Things That Can Cause Leftover Soap
If the soap can't drain, all the rinsing in the world is not going to help. Could I have messed up the installation or kinked the drain hose?
Read More From Dengarden
Well, the Bosch drain hose is very hard to screw up. It is attached to the side of the unit and almost impossible to kink. Still, I pulled it out, double-checked, and also interrupted the cycle to confirm that it was able to drain everything out.
If you happen to squirt any dish or hand detergent onto dishes waiting in the sink for later loading into the dishwasher, you can create too many suds for the dishwasher to handle. Dish and hand soap is designed to suds-up; dishwasher soap is not. You'd see that it is unable to drain away all those suds if you opened it up during the cycle.
We made sure that didn't happen.
Not Hot Enough
We always run the hot water before doing the dishes, and we don't keep our water heater turned down low. That goes against most advice for saving money, but my fear is of bacteria growing in the tank, especially as we don't use much hot water. It sits there a long time, I want it hot to kill stuff off.
Too Much Soap; Too Much Jet Dry With Soft Water
We tried using less and less soap and got down to less than a half teaspoon - still had bubbles. We tried it with less Jet Dry, no Jet Dry, and more Jet Dry. No change whatsoever.
Here the idea is that your past sins are still haunting you. Soap residue has built up everywhere and is reintroduced at every wash. The suggested solution is to run through a few cycles with no soap and white vinegar.
I used up a gallon and a half of white vinegar in a dozen cycles with no soap and nothing changed.
I turned to Google for help. Unfortunately, if you search for soap film and dishwashers, you are more apt to find suggestions for dealing with hard water deposits and etching than leftover soap that causes bubbles. If you search for bubbles instead of film, you find problems with sudsing and they all talk about the same things we had already tried.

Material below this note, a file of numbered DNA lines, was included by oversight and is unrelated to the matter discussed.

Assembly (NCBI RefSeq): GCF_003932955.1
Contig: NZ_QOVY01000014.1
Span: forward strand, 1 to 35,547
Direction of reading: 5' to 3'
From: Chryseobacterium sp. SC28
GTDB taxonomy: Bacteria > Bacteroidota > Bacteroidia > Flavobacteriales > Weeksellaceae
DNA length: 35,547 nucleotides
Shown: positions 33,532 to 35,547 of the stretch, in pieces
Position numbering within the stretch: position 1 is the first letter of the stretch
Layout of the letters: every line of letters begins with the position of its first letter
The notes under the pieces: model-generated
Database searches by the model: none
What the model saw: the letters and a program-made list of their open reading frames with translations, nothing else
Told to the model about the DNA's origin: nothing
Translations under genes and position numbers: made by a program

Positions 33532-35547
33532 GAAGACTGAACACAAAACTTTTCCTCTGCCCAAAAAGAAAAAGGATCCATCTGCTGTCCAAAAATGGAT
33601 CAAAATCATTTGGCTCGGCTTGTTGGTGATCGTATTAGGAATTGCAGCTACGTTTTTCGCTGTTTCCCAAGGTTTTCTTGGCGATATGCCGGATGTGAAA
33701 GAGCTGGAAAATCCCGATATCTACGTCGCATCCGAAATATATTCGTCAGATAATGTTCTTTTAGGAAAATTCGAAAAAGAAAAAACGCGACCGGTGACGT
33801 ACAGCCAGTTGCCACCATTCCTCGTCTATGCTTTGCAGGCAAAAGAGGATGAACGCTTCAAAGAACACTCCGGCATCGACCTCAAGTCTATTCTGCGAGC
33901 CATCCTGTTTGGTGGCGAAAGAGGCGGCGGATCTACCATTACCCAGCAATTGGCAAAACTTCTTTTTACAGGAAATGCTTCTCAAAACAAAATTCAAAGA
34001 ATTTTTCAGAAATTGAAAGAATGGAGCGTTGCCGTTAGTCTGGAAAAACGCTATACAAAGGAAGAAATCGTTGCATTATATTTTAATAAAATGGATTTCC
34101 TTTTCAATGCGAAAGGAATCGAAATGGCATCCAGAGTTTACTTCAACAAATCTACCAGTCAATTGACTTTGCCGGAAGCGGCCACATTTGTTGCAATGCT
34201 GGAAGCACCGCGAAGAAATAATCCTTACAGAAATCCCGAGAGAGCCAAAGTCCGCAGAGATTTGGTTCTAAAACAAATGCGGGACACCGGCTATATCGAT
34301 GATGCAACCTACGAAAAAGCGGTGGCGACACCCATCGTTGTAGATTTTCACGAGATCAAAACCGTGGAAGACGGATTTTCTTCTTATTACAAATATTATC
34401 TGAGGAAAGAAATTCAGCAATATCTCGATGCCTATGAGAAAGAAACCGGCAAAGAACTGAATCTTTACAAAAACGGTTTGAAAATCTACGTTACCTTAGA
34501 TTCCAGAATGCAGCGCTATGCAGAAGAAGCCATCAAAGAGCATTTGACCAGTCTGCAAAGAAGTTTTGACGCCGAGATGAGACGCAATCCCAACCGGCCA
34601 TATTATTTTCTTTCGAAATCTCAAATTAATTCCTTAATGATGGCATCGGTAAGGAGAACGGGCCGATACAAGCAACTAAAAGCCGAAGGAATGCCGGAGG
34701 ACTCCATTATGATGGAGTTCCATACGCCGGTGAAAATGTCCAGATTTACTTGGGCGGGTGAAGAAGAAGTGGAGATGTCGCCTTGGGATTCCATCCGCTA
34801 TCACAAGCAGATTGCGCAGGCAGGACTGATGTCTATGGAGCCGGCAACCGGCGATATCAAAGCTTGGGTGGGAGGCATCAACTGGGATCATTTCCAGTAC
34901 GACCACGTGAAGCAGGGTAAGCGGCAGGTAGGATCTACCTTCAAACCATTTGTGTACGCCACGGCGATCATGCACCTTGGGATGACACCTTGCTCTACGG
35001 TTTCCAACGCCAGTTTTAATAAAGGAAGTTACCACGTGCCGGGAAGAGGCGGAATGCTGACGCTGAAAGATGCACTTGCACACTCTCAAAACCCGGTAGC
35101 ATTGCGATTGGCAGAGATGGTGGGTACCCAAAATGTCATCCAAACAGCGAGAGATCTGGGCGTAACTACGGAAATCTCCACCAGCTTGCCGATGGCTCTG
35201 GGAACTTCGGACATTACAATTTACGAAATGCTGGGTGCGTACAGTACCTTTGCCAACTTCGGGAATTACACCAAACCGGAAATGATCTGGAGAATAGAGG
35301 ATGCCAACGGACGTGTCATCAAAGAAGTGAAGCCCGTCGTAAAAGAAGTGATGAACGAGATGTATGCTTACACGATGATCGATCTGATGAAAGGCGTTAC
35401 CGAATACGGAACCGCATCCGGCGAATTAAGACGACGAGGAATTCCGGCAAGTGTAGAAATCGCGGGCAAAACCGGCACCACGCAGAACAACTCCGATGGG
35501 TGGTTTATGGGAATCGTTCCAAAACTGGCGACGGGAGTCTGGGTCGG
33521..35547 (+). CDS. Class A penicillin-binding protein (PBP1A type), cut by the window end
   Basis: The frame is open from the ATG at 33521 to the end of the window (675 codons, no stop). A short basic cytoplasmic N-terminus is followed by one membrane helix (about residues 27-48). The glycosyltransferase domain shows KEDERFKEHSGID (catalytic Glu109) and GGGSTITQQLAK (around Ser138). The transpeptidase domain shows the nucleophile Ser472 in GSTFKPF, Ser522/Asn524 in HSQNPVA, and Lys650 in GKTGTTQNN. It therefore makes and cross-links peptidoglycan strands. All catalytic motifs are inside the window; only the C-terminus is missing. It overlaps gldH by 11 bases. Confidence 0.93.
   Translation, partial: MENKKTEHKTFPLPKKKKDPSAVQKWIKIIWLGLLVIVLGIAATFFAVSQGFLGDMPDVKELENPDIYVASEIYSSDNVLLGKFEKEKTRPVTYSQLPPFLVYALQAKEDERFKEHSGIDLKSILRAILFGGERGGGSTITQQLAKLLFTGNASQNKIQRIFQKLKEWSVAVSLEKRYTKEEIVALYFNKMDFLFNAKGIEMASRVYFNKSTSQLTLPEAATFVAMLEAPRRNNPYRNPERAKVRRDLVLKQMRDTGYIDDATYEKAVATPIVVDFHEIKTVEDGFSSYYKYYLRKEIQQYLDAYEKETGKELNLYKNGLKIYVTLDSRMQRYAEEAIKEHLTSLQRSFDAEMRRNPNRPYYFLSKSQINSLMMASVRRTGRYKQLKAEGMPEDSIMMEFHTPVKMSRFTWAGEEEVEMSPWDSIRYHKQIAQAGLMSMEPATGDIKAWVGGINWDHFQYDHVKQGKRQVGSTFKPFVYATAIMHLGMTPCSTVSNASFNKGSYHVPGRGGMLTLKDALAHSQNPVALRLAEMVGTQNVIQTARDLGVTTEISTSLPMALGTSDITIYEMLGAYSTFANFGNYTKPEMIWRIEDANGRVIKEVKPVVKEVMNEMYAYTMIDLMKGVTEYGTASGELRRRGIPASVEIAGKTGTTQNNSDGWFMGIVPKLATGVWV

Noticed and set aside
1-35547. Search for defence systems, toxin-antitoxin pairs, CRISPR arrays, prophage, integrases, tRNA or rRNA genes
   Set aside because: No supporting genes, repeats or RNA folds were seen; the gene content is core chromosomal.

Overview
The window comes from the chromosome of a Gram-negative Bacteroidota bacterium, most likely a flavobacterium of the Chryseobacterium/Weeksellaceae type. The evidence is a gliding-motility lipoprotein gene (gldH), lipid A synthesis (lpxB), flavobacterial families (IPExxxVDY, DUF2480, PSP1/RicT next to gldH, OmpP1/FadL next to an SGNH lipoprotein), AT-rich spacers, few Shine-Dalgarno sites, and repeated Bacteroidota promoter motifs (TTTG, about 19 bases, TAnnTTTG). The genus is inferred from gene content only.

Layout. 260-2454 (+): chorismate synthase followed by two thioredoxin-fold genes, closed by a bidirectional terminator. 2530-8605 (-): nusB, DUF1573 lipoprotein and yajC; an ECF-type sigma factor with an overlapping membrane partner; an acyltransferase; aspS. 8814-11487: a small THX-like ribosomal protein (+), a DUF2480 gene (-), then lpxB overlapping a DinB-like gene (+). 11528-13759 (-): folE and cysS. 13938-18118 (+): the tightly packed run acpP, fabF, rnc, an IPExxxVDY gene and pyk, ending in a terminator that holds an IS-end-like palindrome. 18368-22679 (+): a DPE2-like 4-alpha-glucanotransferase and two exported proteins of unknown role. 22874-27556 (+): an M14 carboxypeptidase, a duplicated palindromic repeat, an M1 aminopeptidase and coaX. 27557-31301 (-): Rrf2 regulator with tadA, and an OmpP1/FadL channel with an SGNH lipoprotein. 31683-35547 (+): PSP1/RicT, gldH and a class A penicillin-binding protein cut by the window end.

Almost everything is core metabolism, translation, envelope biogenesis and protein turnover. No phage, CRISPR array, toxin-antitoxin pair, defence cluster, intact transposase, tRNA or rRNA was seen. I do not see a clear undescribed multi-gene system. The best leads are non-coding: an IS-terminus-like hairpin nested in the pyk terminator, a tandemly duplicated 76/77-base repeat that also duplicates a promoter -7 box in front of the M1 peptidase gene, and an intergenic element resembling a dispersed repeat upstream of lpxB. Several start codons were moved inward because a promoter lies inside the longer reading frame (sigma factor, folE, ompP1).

I did find one person who claimed that the problem can come from dishes being too clean. His theory is that the detergent needs grease and grime to stick to and that without it, it can't ever really wash away.
If that is our problem, we'll be living with it forever because we don't eat greasy foods. We hardly ever eat meat at all. Do I have to add grease to my dishwasher? That seems unlikely.
So, one month shy of our warranty expiration, we called Bosch. They checked everything over and told us that our soap was the culprit. We've been using Trader Joe's; Bosch recommended Electrasol (now called Quantum Finish).
Fine. If that's what we have to do, that's what we have to do. He left us samples; we tried them.
There were even more soap bubbles. Sheesh!
Back to Google
I went back to Google and searched more. I found someone who said they had this problem but had improved it with 7th Generation detergent. We use their clothes washer detergent now, so we will try that, but really wonder whether this is unavoidable.
We never had this problem back in our old home. The major difference is that we had an older dishwasher not designed to save water. I had put that puppy in decades ago. I suspect that the old model may have wasted a lot of rinse water, but didn't leave soap on our dishes. We used Trader Joe's there, so that's the same.
I wonder if other people have this problem and just haven't noticed it. If we did not drink filtered tap water, we would not have noticed. You expect milk and juice to have bubbles and anything but water will mask any taste. Even tap water will mask it if it has a noticeable amount of chlorine.